Pancake Day Is Real
By Mr Breakfast
Pancake Day is real and there's a chance you already celebrate it. It's known by many names: Shrove Tuesday, Fat Tuesday, Mardi Gras, Carnival and Fetter Dienstag. But for those who routinely celebrate breakfast, it is better know as Pancake Day or Pancake Tuesday.
The unique holiday occurs annually the day before Ash Wednesday - the beginning of Lent. For Catholics, the "40 days" of Lent is a period of expected abstinence, recalling Jesus' 40 days in the wilderness. In days of yore, the devout were restricted from eating all meat and dairy products as part of a discipline of self-denial. The rules are a little looser these days. The items people give up now are generally matters of personal choice and can range from the grandiose like cigarettes and dirty sex to mundane items like chocolate or soda.
Pancakes came into play during the stricter days in England, Ireland and other European countries. In an effort to use up all of a household's eggs, fat and dairy products before Lent, it became customary for housewives to mix these perishables together to make pancakes.
In her paper, "Shrove Tuesday - Pancake Day!", Bridget Haggerty recounts just how ingrained pancakes were to the holiday in Ireland. "As children, we loved watching the pancake races. Usually the contestants were housewives. Each of them carried a skillet that contained a large, very thin pancake. The idea was for the women to run to the finish line, tossing the pancakes as they ran. It was hilarious."
In fact, such pancake races have taken place since 1445. At Olney in Buckinghamshire, England, women would run out of their homes upon hearing church bells. As it was Pancake Day, they would invariably be cooking pancakes at the time. Donned in aprons and continuing to toss their pancakes, women would run to church. The first woman to arrive at the chapel would receive a special prayer book and a kiss from the bell ringer. In return, the bell ringer would get to eat the winning pancake.
If a single woman dropped here pancake as she ran, the results could be devastating. A superstition dictated that she would not find a husband and would remain single another year.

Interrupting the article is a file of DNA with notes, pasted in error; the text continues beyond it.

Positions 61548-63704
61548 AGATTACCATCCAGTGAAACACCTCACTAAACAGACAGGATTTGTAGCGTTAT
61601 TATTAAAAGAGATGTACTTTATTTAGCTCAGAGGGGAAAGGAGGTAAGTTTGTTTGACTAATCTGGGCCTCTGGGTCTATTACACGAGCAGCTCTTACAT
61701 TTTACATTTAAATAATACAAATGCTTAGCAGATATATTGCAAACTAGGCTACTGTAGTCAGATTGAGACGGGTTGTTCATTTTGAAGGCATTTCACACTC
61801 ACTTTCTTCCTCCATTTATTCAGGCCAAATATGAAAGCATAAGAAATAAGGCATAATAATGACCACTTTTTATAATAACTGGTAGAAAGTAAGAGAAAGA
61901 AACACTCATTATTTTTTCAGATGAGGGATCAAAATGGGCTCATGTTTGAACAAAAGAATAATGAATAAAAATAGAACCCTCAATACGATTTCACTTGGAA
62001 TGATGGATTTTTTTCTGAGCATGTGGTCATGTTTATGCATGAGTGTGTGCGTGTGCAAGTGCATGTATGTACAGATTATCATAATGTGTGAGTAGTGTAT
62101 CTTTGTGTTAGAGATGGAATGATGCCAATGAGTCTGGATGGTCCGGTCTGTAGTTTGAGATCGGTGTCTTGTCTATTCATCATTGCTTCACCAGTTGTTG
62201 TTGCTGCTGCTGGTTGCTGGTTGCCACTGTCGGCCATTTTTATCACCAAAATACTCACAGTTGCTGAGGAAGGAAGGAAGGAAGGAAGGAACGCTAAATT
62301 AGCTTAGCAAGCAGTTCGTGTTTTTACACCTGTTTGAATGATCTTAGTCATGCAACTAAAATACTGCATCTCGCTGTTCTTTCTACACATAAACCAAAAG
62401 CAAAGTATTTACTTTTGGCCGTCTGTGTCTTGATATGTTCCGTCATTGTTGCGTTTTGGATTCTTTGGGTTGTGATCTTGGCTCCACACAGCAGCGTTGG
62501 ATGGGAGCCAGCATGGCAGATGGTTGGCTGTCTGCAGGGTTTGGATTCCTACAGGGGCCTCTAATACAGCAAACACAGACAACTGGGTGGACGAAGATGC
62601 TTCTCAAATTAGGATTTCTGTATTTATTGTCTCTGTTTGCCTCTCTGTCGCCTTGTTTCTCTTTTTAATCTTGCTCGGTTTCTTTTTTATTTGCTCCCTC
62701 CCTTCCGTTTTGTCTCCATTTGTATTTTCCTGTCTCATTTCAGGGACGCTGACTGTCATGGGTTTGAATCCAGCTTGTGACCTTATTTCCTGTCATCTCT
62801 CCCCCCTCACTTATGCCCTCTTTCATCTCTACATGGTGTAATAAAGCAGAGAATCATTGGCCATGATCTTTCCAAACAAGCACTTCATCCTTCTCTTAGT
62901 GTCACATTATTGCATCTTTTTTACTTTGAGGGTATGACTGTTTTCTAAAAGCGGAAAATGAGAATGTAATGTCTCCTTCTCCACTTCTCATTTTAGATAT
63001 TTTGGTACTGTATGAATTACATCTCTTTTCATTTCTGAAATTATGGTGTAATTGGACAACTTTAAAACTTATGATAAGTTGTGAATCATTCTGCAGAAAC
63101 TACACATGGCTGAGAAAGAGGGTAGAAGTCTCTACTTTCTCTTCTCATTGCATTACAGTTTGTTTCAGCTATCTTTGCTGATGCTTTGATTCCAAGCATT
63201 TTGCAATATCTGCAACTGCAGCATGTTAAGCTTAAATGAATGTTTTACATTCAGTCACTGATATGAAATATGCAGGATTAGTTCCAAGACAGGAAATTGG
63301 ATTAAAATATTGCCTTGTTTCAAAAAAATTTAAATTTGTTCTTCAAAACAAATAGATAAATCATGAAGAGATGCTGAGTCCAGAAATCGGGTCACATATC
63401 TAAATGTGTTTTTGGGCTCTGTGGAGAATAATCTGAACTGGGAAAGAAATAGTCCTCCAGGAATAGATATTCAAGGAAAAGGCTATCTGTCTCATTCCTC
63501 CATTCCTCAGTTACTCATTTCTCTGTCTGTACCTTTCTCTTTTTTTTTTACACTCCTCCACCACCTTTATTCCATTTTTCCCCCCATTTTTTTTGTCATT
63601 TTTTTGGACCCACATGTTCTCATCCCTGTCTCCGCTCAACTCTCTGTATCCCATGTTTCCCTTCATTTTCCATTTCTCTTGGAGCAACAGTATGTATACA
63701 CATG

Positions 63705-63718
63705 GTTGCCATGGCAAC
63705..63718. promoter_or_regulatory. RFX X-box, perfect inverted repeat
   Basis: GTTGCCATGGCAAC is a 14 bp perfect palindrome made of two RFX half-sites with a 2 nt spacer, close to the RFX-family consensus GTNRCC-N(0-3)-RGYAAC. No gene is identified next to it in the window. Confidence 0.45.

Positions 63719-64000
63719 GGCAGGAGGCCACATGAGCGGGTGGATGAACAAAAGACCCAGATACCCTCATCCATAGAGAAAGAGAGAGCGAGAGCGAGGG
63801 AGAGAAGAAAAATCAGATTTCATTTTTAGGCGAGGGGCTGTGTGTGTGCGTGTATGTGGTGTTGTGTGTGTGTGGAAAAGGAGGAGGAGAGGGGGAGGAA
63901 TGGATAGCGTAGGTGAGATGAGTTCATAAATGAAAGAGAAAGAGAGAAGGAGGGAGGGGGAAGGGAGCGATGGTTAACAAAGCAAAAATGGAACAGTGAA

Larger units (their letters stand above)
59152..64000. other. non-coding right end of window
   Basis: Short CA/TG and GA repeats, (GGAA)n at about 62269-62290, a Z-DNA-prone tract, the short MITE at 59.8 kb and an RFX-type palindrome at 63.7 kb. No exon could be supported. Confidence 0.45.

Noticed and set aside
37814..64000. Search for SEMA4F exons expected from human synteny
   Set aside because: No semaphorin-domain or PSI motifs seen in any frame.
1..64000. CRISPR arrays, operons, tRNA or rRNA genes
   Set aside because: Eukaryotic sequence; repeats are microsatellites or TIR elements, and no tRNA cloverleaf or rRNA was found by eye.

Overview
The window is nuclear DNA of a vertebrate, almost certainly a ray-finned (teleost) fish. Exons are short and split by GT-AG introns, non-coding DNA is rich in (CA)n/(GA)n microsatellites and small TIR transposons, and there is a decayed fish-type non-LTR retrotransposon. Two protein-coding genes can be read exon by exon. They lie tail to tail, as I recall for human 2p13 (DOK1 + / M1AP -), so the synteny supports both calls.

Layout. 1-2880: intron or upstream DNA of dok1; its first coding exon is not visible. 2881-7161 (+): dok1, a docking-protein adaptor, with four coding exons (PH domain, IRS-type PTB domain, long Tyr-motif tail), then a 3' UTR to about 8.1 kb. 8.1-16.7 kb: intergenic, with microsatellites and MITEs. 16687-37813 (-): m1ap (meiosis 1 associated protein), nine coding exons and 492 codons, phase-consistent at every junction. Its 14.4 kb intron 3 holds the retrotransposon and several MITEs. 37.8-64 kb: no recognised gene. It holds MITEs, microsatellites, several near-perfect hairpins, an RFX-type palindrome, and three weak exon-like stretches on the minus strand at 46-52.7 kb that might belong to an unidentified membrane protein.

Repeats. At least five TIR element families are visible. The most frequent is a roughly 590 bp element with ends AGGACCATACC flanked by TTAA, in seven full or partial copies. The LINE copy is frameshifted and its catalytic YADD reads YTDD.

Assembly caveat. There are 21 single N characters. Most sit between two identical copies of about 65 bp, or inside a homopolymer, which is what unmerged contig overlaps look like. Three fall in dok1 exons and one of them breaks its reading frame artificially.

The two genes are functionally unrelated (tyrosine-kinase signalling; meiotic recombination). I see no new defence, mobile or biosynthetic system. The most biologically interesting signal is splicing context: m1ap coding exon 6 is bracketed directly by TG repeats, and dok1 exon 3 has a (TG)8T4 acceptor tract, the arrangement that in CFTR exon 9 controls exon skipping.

The name Shrove Tuesday is derived from the English word "shrovetide" which means to hear confessions. It was customary to confess your sins the day before Lent, which accounts for why so many women were running to church.
While distinct from Pancake Day, the French also celebrate a holiday which prominently features pancakes. On Candlemas - a holy day occurring six weeks after Christmas, a festival takes place where children wear masks and demand pancakes and fritters. The holiday marks the anniversary of the day Jesus was presented at temple by his mother. While the dates and historical reasons for the holidays differ, it is safe to assume that the pancake aspects of both Pancake Day and Candlemas share similar roots.
In 2015, Pancake Day is February 17. In preparation for the Lent, those who celebrate the "feast before the fast" as Carnival or Marde Gras will begin to celebrate a full week early. Their feast will be short on pancakes and high on drunken debauchery.
As for those who still celebrate a more dignified pancake day, they are a dying breed. One Los Angeles man known as Mr Breakfast is trying to change that. Through his website, MrBreakfast.com, he is attempting to draw support to establish Pancake Day as legal holiday in the United States.
His road will not be an easy one. Falling into such close approximation to President's Day, it is unlikely that President Obama will grant another day off work for Government Employees.
"All the latest holidays are anniversaries of wars and tragedy. It just seems we are due for one that celebrates life."
Happy Pancake Day!
Write to your state representative to demand Pancake Day be legally recognized.
Get your Pancake Day pancake recipes.
This article was written by Mr Breakfast (aka Eddy Chavey).
The editorial content above may not be reproduced without the written permission of
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